statPREP regional workshops

Participants for regional workshops will be selected through an application process. The application can be found here.

The workshop itself is free. In addition, there will be a limited stipend (up to $100 per participant) to help defray costs of local travel (gas, parking, etc.).  The intent is that participants will live in the local area and thus will not require lodging overnight.

Most instructors will make their first contact with StatPREP at one of our regional hub summer workshops. After the workshop, instructors will be supported by the regional hub coordinators and by a national learning network that shares teaching materials, online tutorials for instructors, student tutorials, software support, and expert help.

The workshops are designed with a view to the needs of instructors. You’re busy. Time to learn new skills is limited. It’s likely that you already have a syllabus and a textbook and don’t have the luxury of being able to revise an entire course.

Workshops will begin late afternoon on a Friday and meet again for a full working day on Saturday. You’ll be able to access the necessary software with nothing more than an up-to-date web browser, and you’ll have continuing access throughout the 5-year StatPREP project and, pending funding, thereafter. Should you wish, you can also run all the software, which is free, open source, and widely available, on ordinary laptops.

Each workshop will begin with a brief introduction to the software — R and RStudio — and the interactive computational narratives that StatPREP will provide and that you can modify to suit your preferences and student audience. Next, you’ll choose one of several topics in your present course on which to focus at the workshop.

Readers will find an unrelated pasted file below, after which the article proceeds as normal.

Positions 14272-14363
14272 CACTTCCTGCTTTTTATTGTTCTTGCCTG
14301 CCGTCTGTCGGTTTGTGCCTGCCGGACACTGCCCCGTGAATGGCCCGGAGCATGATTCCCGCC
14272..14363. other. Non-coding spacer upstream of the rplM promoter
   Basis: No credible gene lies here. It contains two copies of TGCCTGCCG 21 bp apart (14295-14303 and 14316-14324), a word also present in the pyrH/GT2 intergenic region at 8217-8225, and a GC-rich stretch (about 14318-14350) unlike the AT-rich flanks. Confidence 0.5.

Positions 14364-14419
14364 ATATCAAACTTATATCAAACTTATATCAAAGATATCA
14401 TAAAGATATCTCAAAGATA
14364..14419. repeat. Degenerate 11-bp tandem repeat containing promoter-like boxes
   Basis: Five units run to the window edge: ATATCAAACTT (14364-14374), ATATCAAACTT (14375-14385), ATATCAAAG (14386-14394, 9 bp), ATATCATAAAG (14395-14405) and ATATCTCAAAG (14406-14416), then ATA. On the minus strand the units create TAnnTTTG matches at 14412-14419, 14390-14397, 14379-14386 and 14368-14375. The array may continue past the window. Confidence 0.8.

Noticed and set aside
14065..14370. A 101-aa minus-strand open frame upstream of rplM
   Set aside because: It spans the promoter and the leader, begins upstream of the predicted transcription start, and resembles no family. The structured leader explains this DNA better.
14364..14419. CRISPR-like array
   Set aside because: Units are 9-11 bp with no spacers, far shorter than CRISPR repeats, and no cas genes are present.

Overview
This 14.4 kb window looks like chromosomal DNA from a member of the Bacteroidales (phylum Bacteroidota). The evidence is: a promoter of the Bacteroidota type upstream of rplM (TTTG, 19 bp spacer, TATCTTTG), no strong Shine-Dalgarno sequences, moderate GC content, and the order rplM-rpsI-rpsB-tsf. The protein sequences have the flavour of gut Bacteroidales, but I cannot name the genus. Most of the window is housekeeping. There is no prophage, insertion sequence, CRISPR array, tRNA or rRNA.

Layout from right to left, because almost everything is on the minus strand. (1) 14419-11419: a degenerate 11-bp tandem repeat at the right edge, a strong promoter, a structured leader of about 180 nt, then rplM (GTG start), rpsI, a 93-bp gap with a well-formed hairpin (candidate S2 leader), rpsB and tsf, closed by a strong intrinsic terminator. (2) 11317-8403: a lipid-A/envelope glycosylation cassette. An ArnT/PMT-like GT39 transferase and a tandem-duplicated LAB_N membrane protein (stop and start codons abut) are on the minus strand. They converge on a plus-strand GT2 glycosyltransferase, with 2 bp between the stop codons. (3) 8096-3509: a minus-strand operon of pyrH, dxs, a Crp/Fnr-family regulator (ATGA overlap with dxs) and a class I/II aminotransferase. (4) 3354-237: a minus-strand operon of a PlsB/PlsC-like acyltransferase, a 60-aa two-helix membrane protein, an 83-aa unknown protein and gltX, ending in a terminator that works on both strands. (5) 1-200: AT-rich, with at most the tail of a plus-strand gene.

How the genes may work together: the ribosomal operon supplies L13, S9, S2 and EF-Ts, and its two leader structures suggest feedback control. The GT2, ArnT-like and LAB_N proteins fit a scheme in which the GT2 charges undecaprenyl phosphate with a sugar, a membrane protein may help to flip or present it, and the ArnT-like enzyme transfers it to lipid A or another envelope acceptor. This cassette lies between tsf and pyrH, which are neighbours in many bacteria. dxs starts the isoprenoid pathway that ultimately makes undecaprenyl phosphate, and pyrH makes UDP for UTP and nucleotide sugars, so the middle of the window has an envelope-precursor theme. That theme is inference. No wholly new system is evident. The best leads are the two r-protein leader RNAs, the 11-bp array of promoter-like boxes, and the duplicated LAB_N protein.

Much of Saturday will be in small topic-oriented groups, learning how real-world data sets can be used to illuminate the topic. First, we’ll cover how to lead your students though the topic as a classroom demonstration. We’ll also familiarize you with optional student exercises and projects. Later, the participants of each group will make a consensus classroom demonstration to the entire workshop so that you can see a range of techniques for leading a demonstration as well as the workings of the other topic areas. (See the examples below.)

At the end of the workshop you’ll be ready to lead a data-oriented demonstration/discussion with your students on the topic you chose, one that starts with real-world questions and uses data to help students achieve statistical and mathematical understanding as well as to appreciate the power of being able to participate in the data revolution.

In the months after the workshop, ongoing support for you will be available through the regional hubs and the national learning network. Should you wish, you’ll be able to access materials on any of the other topics. In the follow-up workshop the next summer, you’ll have a particularly good opportunity to pick up another topic.

These initial steps can be the start of a longer journey, learning as much as you wish about computing with data and rooting your teaching in data.